|GROOVY SEXED UP EUROTRASH OMNIBUS COLLECTION COVER!|
In my never-ending quest to find grist for my Kubrickologist’s mill, I recently stumbled across MORLOCK 2001, an incredibly bizarre mid-1970’s comic book published by Atlas Seaboard, a short-lived imprint that specialized in pumping out thinly disguised hit-and-run rip-offs of popular TV shows and films… often poaching ideas from two or three different properties in a single book. For instance, their TARGITT comic featured plots borrowed from the Steve McQueen hit film Bullitt, as well as The French Connection and Dirty Harry. In terms of pure, unadulterated plagiarism, however, MORLOCK 2001 stands head and shoulders above the competition.
This was originally going to be a short and simple blog post pointing out a couple of age-inappropriate references to the films of Stanley Kubrick in a bizarro 70’s kid’s comic book, but the sheer volume, breadth, and shamelessness of the appropriations screamed out for a more complete accounting. So join me now as I comb through all three issues of this short-lived title in order to count down and catalog each and every stolen story element, copied concept, and misappropriated motif in MORLOCK 2001!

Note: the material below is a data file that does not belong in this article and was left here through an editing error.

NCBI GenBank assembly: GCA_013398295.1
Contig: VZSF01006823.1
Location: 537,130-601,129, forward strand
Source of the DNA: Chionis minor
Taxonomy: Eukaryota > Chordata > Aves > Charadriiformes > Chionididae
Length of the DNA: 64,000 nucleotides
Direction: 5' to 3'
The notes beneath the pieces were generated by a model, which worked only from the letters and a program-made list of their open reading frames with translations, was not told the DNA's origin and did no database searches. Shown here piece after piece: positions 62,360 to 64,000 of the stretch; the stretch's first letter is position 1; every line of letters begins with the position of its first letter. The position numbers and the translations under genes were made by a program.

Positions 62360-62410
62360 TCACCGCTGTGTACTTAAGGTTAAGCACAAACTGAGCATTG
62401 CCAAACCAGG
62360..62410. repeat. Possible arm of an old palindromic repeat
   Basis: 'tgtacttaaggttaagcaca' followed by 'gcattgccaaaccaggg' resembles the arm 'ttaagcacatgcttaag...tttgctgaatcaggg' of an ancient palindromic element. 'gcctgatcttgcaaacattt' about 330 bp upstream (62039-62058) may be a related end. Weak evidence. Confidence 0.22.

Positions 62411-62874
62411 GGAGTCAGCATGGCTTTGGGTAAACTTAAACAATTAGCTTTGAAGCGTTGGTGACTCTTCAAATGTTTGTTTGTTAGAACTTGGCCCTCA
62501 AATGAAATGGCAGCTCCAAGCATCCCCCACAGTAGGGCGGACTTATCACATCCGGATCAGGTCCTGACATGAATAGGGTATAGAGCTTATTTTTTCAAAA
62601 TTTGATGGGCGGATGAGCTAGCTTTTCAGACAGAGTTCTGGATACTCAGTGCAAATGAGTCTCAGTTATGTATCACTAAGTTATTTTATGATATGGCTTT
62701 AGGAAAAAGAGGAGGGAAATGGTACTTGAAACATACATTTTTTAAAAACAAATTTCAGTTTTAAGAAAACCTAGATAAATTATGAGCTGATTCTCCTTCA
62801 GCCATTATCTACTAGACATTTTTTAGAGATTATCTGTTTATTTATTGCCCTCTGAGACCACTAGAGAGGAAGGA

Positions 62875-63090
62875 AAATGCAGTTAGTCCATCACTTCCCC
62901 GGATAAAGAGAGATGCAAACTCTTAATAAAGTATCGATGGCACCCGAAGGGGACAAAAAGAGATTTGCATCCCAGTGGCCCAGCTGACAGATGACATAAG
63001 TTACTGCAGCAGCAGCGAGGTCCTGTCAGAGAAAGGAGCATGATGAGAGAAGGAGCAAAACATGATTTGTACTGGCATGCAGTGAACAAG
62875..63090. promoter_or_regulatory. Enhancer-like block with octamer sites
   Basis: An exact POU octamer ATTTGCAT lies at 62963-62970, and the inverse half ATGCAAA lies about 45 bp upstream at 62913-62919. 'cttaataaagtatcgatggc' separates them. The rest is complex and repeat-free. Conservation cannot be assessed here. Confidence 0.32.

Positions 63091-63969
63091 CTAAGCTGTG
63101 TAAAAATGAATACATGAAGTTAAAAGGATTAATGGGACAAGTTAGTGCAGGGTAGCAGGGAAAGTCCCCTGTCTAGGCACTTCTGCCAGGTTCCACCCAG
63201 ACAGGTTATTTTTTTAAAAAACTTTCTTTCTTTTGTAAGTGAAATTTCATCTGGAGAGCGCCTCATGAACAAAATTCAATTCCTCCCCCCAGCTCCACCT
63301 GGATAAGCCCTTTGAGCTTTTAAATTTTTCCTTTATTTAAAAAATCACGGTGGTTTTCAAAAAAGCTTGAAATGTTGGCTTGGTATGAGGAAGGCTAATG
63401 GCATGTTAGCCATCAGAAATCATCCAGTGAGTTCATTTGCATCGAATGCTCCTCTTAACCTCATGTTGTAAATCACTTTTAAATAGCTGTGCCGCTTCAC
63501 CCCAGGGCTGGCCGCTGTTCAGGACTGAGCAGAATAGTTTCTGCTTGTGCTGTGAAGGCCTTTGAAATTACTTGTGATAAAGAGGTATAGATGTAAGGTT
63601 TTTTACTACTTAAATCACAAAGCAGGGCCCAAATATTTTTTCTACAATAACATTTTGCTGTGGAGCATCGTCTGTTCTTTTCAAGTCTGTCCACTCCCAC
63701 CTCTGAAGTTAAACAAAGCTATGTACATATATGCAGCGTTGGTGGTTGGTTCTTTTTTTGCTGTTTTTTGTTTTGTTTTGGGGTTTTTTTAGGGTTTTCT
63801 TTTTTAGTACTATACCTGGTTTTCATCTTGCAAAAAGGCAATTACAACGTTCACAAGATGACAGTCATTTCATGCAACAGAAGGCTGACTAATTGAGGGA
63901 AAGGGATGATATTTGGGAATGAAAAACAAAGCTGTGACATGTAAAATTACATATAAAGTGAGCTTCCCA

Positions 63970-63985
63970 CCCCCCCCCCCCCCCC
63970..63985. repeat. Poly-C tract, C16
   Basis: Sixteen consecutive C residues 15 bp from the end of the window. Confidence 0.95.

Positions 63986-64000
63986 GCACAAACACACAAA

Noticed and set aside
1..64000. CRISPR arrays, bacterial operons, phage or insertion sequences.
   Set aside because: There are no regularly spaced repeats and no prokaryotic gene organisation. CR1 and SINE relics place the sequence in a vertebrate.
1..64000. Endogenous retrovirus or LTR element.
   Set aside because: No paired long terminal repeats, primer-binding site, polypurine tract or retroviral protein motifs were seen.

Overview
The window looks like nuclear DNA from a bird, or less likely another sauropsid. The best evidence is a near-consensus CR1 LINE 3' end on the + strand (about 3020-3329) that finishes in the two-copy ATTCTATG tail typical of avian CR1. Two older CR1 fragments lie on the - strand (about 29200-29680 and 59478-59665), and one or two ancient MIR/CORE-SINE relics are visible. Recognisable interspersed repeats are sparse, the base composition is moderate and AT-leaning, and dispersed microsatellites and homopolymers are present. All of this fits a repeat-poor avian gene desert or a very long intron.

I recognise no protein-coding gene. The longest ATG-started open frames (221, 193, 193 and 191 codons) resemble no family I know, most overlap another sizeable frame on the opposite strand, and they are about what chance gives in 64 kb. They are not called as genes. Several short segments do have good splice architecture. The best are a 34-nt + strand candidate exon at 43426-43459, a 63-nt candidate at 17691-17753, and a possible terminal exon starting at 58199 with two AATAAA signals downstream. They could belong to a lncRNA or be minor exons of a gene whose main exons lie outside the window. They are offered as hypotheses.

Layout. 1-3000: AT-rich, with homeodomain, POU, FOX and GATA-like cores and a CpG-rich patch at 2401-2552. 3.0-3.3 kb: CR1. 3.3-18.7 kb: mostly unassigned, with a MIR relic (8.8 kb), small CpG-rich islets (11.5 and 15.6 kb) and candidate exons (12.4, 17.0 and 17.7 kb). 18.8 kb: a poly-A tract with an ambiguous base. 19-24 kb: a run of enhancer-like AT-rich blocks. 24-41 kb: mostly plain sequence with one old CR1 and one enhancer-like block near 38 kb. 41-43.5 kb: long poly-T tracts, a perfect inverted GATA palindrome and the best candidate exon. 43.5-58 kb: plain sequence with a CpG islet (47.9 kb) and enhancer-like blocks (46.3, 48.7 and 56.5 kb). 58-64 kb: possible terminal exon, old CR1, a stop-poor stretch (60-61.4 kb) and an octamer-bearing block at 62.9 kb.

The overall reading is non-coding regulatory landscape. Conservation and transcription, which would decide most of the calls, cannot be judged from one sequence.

|MORLOCK 2001 - THRILLING FIRST ISSUE!|
In Wells’ 1895 science fiction classic, The Time Machine, the Morlocks are a thuggish species of cannibalistic underground mutants living in the eight-hundredth century, AD. They are one of two species descended from mankind. The other species—the gentle, surface-dwelling Eloi—are used by the Morlocks both as slave labor and as a primary food source. Yummy! The only connection to the comic book is that the main character is named "Morlock", for some reason.
2001: A Space Odyssey, obviously, is the title of Stanley Kubrick’s most popular film, and the subsequent Arthur C. Clarke novel. In MORLOCK 2001, however, the titular year only refers to the fact that the events portrayed take place in... the year 2001.
Something else that is immediately apparent is that Morlock's look borrows heavily from two Marvel Comics characters who were coming into their own during roughly the same period: Morbius the Living Vampire, and Quicksilver.
The very first panel on the very first page describes the story's setting as "a rigid totalitarian regime" run on the basis of lies and propaganda. I don't know about you guys, but that kind of sounds like the setting for George Orwell's classic novel of political dystopia, Nineteen-Eighty-Four to me! Keep reading to find out whether or not this intuition eventually pays off (hint: it does).